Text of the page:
In what is turning out to be somewhat of a joke, the European Union has once again decided to shrink its tax haven blacklist.
Following this decision, as shown in an EU document seen by the mainstream press, the list now only contains six jurisdictions—American Samoa, Guam, Namibia, Palau, Samoa and Trinidad and Tobago.
According to the EU document, Bahrain, the Marshall Islands and Saint Lucia will be removed from the list of non-cooperative tax jurisdictions following their promise to reform their tax systems to better cater to Europe’s preferred standards.
A prior cut that occurred in January 2018 had already extricated Barbados, Grenada, South Korea, Macau, Mongolia, Tunisia, the United Arab Emirates and Panama from the tax haven blacklist, a move that was not particularly well received considering the impact of the Panama Papers back in 2016.
Anti-Corruption & Tax Justice Up in Arms Over Tax Haven Blacklist Reduction
Obviously, anti-corruption and tax justice advocates criticized the EU Code of Conduct Group’s latest decision.
Transparency International’s Elena Gaita said, “This ever-decreasing list of tax havens will soon be so short it will be able to fit on a post-it. It’s time for the EU to publish how it chooses which countries go on the list and why.”
On Twitter, Alex Cobham of the Tax Justice Network called the EU’s tax haven blacklist “an embarrassment” and denounced the methodology used to promote jurisdictions to the organization’s grey list.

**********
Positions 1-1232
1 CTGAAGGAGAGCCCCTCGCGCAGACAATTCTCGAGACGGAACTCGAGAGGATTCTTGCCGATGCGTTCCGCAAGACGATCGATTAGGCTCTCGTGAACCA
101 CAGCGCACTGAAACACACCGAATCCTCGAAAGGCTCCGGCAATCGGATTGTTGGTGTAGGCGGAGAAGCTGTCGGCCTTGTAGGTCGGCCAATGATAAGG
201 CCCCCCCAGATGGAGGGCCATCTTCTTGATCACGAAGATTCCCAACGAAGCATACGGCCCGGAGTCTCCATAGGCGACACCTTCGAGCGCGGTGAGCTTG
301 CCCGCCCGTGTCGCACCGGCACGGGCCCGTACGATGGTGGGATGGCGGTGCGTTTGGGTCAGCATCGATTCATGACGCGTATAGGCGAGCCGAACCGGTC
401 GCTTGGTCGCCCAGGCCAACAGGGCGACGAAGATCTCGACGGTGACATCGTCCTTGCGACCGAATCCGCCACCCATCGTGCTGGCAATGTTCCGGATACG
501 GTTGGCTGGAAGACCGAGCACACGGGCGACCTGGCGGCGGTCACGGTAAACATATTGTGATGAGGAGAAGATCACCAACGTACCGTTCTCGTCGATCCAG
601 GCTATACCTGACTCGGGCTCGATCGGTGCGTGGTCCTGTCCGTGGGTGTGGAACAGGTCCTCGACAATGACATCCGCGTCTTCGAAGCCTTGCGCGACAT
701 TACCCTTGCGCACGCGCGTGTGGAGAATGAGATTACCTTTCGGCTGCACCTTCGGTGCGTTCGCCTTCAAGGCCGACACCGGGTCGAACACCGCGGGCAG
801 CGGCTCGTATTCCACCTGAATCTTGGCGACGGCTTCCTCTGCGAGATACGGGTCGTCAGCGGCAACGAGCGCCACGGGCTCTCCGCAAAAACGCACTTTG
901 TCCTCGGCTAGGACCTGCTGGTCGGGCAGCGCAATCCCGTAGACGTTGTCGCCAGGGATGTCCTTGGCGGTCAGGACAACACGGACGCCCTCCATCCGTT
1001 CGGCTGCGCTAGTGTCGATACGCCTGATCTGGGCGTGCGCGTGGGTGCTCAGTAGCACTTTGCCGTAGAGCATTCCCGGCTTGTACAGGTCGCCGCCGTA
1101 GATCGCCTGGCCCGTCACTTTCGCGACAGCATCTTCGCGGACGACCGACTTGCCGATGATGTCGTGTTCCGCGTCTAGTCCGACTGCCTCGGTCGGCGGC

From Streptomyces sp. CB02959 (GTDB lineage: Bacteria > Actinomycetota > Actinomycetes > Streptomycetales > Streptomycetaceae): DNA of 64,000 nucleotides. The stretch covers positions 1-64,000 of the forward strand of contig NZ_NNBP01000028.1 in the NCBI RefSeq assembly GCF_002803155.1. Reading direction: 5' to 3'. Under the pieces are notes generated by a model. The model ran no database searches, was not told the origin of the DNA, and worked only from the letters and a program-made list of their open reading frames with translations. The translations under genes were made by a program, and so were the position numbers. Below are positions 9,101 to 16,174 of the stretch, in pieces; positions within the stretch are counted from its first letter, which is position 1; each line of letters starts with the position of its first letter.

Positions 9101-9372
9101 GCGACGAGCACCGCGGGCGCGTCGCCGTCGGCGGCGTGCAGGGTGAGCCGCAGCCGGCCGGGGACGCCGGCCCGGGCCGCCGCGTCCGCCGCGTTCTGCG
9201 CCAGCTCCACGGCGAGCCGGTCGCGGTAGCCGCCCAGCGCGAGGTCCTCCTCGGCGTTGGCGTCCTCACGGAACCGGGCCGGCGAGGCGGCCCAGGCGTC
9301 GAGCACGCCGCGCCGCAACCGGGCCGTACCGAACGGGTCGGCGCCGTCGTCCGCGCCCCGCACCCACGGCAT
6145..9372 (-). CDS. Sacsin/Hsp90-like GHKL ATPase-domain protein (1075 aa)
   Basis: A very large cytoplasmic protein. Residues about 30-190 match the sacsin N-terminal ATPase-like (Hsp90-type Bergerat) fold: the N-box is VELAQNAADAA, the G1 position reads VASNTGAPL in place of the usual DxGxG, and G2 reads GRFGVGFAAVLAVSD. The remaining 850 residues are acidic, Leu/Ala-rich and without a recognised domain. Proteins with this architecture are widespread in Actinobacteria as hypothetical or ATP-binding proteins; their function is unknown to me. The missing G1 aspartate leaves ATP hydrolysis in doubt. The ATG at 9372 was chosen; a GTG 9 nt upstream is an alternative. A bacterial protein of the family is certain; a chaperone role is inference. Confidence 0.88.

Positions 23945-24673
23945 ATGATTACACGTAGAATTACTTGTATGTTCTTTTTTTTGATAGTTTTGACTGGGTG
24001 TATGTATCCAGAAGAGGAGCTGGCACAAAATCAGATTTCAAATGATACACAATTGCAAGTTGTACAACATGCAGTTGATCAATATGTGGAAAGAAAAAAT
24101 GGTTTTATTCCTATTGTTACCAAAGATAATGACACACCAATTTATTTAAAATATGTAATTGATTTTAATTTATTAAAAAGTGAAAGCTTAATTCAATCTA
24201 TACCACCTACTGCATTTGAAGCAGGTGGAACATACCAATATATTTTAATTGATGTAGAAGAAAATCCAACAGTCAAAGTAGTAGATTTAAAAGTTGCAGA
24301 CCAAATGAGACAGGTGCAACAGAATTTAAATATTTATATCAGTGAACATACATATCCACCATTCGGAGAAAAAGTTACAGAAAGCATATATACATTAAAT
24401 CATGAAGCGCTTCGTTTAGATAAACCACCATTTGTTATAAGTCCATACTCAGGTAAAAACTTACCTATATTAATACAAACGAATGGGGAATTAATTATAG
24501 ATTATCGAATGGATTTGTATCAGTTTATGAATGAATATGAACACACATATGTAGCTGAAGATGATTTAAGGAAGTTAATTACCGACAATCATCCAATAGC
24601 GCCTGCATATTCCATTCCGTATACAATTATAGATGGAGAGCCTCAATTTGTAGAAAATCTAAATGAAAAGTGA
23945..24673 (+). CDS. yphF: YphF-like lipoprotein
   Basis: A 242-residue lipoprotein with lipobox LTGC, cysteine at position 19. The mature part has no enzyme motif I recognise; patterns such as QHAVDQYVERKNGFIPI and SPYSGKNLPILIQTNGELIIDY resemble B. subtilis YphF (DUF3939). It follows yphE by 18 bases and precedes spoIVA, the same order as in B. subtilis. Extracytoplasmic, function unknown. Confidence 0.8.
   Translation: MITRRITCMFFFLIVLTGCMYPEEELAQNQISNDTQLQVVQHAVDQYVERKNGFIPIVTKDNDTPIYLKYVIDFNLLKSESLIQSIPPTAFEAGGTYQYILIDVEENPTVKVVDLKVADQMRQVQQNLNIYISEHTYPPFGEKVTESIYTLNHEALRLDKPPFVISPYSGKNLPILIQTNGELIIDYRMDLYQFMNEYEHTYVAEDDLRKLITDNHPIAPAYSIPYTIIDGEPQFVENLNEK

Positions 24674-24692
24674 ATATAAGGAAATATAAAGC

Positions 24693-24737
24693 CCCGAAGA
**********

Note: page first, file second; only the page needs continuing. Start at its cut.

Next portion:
Cobham said, “the EU has comprehensively trashed any remaining credibility that the blacklist had, by collapsing back to the bad old ways of allowing jurisdictions to get off the hook by making who knows what deals behind closed doors.”
However, the EU Council’s Political Administrator Aloys Rigaut replied to Cobham that “there were no "who knows what deals" behind close doors.”
Rigaut emphasized that the deals were “based on the assessment of the commitment letters received from jurisdictions” and that the EU is working on releasing these letters “when we get the consent of their authors.”
Saint Lucia and CARICOM React to EU Tax Haven Blacklist Developments
Saint Lucia, one of the three beneficiaries of this latest round of cuts, received the news with open arms and highlighted this as a result of the work it has carried out to adopt the EU’s standards.
Senior Communications Officer of the Office of Saint Lucia’s Prime Minister, Nicole McDonald, said: “The Government of Saint Lucia is aware of the issues associated with being on this list and [has] always been committed to working with the EU toward tax transparency. The blacklisting of Saint Lucia is not an issue that occurred overnight and Government must take everything into account because, even as we are committed to tax transparency and the exchange of information, we must also simultaneously stimulate growth in the economy to provide a favourable environment for our people to live, work and invest.”
McDonald added that this effort “takes dialogue with the EU so we can state our position, efforts made and decide on a way forward. For some, myopic in their view, a quick fix, “send the letter, sign on the dotted line” might seem like the only option, but a Prime Minister and Government must consider the consequential effects.”
As reported by the Curacao Chronicle, in a recent meeting of the Caribbean Community (CARICOM), regional leaders agreed that its members must “continue to ensure that they meet all requisite standards set by the globally recognized authorities in respect of global tax co-operation and related initiatives” and “that they should forge links beyond CARICOM because of shifting global standards.”
At the same time, CARICOM criticized “the unilateral processes underway in the European Union as detrimental to member states’ economic progress and efforts to achieve sustainable development.”
Any final thoughts on the EU’s tax haven blacklist? Best comment wins!